MBS showed his own taste for drama last year by rounding up at least 300 princes, ministers and businessmen on charges of corruption. Men accustomed to carrying several cellphones and living in guarded privacy were jailed in Riyadh's Ritz-Carlton, forced to keep open their room doors, and denied contact with anyone other than interrogators. The government claims that the shakedown netted $100 billion of ill-gotten money from the prisoners. Even after being released their humiliation continues, since many are required to wear tracking devices and can't leave the country.

Selected Saudis continue to be arrested quietly and held without charges; others have their bank accounts frozen by the government. Last week the kingdom's best-known businessman, Prince Al Waleed bin Talal, was photographed embracing MBS, who is his cousin and his recent Ritz jailer. It was a visible sign of the crown prince's dominance. His message in all this echoes that of his grandfather: destruction or submission.

MBS also matches his grandfather's reputation for charisma. Abdul Aziz was said by one of his biographers to have a smile "irresistibly all absorbing, which swept listeners up with him, blinding their judgment." Now the crown prince's informality and charm have made him popular among young Saudis and foreigners alike.

Both leaders faced down their kingdom's religious fanatics. In 1929, Abdul Aziz crushed the fanatical Ikhwan, a Bedouin army that had helped him win numerous battles, because it refused to halt raids into neighboring British protectorates that he didn't want to antagonize. MBS has stood up to the religious elite to impose breathtaking social changes, including letting women drive and allowing concerts and cinemas. At a recent showing of "Incredibles 2" in Riyadh, I saw Saudi men, women and children happily mixing and munching large boxes of popcorn, trays of nachos and supersize colas -- a scene that would have been incredible only a few months ago.

MBS is not his grandfather in every way. Abdul Aziz had a reputation for always being cool and calculating, plotting his moves patiently. By contrast, the crown prince has developed a reputation, at least among his critics, for being rash and impulsive -- such as in his confrontations with Qatar and Yemen. Admirers argue, however, that such moves are cleverly planned for domestic as well as international effect. In addition, Abdul Aziz had a hardscrabble upbringing and a reputation for simple living, whereas MBS has purchased a $500 million yacht, a French chateau and a $450 million painting by da Vinci.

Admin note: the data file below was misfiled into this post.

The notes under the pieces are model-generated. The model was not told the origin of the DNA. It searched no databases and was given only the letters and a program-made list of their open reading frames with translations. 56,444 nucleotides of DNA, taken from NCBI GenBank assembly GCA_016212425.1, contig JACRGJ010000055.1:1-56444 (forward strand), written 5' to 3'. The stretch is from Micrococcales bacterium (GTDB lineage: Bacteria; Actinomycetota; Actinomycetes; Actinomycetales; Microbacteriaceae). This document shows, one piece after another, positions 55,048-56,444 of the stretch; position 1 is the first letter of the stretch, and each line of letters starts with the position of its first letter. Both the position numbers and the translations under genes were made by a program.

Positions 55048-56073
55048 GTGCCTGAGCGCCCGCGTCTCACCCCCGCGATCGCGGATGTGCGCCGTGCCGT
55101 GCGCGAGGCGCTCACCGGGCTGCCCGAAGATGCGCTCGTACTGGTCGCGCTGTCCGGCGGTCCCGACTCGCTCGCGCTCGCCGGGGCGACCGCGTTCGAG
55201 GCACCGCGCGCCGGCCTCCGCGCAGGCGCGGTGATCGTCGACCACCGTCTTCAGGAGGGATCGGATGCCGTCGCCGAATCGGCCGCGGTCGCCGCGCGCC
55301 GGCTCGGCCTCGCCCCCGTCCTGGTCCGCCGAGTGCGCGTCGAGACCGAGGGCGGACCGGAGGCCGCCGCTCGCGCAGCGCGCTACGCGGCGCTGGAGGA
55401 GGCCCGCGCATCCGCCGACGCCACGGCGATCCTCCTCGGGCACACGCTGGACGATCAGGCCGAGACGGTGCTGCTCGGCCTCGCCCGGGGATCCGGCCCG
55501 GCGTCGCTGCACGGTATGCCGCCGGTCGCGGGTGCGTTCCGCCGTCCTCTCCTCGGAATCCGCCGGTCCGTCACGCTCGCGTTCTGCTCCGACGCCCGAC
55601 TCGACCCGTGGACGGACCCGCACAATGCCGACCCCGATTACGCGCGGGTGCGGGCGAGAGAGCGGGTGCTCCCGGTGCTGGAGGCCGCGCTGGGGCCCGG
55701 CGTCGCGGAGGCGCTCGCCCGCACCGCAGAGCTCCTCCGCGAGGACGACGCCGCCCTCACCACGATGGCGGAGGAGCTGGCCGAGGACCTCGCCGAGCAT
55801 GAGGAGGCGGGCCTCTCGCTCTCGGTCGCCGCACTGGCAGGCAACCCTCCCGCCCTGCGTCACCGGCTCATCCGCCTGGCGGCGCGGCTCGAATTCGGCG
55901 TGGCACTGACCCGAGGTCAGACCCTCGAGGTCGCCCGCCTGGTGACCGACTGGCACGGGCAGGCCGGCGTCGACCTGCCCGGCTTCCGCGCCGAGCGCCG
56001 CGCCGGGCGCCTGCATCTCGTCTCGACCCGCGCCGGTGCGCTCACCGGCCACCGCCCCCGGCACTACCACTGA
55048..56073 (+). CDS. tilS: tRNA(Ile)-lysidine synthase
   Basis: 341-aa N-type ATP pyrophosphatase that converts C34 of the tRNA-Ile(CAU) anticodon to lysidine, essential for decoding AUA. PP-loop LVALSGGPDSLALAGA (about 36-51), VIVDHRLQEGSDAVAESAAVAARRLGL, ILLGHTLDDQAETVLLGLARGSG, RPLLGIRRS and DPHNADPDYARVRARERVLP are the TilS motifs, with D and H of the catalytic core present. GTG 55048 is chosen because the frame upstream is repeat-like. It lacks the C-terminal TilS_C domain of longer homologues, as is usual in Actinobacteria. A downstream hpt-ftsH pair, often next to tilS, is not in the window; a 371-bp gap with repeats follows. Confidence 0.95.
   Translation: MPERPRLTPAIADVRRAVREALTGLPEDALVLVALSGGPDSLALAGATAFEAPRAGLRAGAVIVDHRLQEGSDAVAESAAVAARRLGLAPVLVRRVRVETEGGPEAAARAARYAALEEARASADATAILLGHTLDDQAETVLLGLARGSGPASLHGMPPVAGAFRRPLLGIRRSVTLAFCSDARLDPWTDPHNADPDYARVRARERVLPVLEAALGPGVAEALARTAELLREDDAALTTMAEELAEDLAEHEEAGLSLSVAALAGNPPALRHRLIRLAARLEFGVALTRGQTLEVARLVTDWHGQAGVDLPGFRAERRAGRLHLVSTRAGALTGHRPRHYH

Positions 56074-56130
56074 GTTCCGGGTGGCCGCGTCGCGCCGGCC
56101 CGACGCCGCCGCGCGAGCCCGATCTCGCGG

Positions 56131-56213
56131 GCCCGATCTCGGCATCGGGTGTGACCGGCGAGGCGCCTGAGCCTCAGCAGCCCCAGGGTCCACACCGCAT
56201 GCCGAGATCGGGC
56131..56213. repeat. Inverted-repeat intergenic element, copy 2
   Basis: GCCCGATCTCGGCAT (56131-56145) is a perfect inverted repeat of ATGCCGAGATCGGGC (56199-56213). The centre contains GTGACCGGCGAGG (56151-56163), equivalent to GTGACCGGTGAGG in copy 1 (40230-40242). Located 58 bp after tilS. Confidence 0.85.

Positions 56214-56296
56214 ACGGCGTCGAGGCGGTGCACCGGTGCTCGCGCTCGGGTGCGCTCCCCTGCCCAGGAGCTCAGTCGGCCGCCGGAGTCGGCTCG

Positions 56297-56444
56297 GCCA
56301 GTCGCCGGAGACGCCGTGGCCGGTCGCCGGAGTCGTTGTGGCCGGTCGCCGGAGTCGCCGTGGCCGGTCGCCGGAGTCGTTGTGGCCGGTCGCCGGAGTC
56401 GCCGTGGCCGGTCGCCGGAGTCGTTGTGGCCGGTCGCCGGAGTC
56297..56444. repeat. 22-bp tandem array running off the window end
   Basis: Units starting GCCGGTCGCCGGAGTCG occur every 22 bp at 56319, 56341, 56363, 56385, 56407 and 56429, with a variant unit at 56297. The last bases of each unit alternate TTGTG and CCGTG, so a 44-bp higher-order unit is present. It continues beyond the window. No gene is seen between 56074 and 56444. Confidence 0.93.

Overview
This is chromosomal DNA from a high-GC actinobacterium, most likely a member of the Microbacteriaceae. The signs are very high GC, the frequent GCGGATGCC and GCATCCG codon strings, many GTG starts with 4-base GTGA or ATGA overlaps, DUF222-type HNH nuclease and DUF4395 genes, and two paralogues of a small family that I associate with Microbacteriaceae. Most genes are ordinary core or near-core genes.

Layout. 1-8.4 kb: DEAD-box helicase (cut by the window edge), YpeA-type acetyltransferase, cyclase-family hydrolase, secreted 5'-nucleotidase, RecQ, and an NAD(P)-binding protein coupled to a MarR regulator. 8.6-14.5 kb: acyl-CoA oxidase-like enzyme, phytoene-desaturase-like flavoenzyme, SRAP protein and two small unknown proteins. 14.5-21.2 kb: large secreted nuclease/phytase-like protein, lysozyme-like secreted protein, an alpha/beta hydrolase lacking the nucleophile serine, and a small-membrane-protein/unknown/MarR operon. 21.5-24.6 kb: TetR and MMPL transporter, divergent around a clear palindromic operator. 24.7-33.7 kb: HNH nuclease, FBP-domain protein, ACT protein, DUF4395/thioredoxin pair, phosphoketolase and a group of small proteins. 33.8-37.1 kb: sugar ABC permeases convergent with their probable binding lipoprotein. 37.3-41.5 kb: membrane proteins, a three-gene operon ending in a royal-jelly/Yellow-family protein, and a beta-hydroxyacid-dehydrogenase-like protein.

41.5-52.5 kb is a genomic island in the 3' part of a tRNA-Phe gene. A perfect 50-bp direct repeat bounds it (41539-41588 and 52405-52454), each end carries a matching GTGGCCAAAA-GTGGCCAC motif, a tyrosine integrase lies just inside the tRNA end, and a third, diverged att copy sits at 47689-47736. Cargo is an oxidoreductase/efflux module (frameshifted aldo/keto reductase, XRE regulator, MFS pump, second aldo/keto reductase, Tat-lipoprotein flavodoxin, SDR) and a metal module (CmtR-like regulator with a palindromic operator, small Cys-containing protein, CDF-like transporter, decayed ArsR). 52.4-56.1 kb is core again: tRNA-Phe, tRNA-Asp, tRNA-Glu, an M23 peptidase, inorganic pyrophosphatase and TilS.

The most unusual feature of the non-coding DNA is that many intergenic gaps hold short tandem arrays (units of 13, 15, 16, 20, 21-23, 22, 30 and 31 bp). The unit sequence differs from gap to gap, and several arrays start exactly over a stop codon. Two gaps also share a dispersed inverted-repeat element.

In a country with no history or pretense of democracy, the royal family intrigue and tribal kinship have been a constant. Saudi rulers mostly have wrangled the factions with a blend of wisdom, manipulation, brutality and blandishments. The crown prince, whose maternal grandfather murdered Abdul Aziz's brother during one rivalry, is well placed to understand how to use that same formula to stay on top.

Saudi society clearly has changed over the past half-century. Still, it retains indelible traces of its past. MBS will have to manage angry uncles and cousins, as well as an internet-informed young populace. Yet if history is a guide, he seems likely to navigate successfully and, like his grandfather, retain firm control of one of the world's only remaining absolute monarchies.

For more information on this publication: Please contact the Belfer Communications Office
For Academic Citation: House, Karen.“The Model for a Saudi Reformer.” Wall Street Journal, July 17, 2018.

The Author